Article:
In all our efforts creating, designing, and developing websites or other digital products, our goal should be improvement. Yes, our craftsmanship and technique. Of course, our content and tools. But more importantly, the efficacy of all this work. This article explores one approach that may help tackle one of our biggest challenges: communicating effectively about complex, confusing topics.
I don’t write much about the Web medium here. I’ve tried to keep the content here more broadly applicable than just specific to practitioners of my industry. But I think about this stuff a lot. It’s what I spend most of my time doing. “Communicating Complexity” is a long-form look at some of the problems we face communicating complex issues on the Web and proposes a possible route to doing it better.
techPresident ran a piece I wrote about the Presidential Innovation Fellows program, which I believe is a wonderful opportunity for designers, technologists, and everyone from the broad spectrum of specializations that make up the Web and tech world.
“I’m not being hyperbolic. You will do deeply meaningful work. You will work with truly inspiring people. And you will become significantly better at whatever it is you do. You’ll step up your game. My time working on HealthCare.gov was truly life changing. The opportunity that is being made available through the Presidential Innovation Fellows is remarkable. You should request an application right now.”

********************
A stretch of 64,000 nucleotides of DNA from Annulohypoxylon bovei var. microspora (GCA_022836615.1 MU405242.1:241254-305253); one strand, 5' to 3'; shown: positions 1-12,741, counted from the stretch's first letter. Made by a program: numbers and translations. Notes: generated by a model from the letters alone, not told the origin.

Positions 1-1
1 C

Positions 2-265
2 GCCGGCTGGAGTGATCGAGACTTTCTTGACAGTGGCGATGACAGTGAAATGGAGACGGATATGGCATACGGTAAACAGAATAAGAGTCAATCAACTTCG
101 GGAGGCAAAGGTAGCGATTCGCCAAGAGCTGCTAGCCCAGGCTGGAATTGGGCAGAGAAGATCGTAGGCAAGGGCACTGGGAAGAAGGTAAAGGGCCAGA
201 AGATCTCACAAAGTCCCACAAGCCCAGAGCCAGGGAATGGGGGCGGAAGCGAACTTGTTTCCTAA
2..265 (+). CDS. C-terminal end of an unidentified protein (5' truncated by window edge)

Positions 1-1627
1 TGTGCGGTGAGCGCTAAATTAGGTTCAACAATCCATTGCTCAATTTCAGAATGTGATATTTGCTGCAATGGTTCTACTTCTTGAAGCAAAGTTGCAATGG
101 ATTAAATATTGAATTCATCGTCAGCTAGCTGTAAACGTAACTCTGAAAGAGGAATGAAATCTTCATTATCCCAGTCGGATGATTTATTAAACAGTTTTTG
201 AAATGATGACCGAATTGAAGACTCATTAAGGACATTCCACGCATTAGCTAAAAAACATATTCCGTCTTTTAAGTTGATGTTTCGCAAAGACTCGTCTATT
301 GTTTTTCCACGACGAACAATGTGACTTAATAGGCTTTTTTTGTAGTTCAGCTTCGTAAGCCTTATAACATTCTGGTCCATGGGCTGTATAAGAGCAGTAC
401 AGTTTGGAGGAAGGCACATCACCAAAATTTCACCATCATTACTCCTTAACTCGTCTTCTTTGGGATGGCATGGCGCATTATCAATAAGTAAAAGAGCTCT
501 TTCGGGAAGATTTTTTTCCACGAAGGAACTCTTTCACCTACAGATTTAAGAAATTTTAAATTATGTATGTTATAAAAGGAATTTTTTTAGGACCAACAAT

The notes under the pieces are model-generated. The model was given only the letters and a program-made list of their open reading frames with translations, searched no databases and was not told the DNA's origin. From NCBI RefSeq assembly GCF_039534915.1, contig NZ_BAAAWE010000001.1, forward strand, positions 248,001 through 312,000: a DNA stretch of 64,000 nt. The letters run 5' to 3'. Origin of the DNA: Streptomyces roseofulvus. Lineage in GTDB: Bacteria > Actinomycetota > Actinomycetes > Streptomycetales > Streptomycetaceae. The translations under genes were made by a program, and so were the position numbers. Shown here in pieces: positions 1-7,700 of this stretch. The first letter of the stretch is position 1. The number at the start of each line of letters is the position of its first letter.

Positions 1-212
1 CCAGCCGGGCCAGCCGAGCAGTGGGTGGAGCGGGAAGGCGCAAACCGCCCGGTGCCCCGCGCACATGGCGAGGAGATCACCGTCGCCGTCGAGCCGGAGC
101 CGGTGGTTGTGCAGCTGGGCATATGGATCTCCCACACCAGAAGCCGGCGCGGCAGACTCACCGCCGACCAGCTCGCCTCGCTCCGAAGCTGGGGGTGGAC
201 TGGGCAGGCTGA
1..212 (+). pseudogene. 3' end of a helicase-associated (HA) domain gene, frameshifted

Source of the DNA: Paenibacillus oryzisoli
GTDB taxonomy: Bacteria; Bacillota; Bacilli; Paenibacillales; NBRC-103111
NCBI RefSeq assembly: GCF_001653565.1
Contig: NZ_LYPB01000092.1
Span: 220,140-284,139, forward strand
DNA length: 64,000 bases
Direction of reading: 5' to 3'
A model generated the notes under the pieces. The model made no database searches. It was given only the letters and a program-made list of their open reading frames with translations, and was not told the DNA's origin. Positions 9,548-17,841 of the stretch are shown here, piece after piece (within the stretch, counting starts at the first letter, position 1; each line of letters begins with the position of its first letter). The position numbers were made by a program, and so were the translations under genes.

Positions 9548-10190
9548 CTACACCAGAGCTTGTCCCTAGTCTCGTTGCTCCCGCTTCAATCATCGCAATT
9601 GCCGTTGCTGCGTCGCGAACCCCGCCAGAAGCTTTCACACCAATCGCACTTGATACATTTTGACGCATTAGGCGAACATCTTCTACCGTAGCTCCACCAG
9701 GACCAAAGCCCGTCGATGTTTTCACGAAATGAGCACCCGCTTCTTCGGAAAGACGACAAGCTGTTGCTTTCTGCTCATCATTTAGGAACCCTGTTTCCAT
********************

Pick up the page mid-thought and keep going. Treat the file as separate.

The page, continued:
Not long before Lake Area Middle School was destroyed by Hurricane Katrina, Jess Rimington was facilitating a classroom exchange program there; one of the earliest implementations of her then-fledgling organization, One World Youth Project. Jess’s classroom was paired with a classroom in Ulan Bator, Mongolia. Over the course of the academic year, the students in her New Orleans classroom and their Mongolian counterparts shared their experiences, stories, and learned the similarities of their lives. They got to know each other.
When the floodwalls were breached, the Gentilly was flooded and with it, Lake Area Middle School. Jess heard nothing from her New Orleanian students. It would be months before she would hear the harrowing stories of students waving down planes from their rooftops or hear about the boy who was forced to break through his ceiling to get free.
As I walk to work, I often have ideas as my mind wanders. (Such as this one.) This is one of those. It was sparks by thinking of the sentencing of Rod Blagojevich, marijuana possessions, and crimes committed by financial institutions during the financial crisis. When you compare sentences, the magnitude of the crime and its impact on society often seem disconnected.
This is also true with government spending and taxes. The actual “settings” often don’t match what we think the should be. We are also usually unclear as to what the settings are at all.
The purpose of this idea would be to A) clarify what we feel is most important B) see how that matches with reality and C) develop a sense of where our priorities should go.
I don’t have the time to take this any further, but here’s what I mocked up as a possible Web tool to accomplish this.
Recently the General Services Administration conducted an open, public dialogue to solicit ideas about how the government could improve Federal .gov websites. The dialogue was conducted online using the IdeaScale platform and will be archived for future review. I’ve compiled my thoughts on the dialogue for the GSA team. It’s long, but I want to give as much feedback as I can.
You can jump to the ideas I found most useful.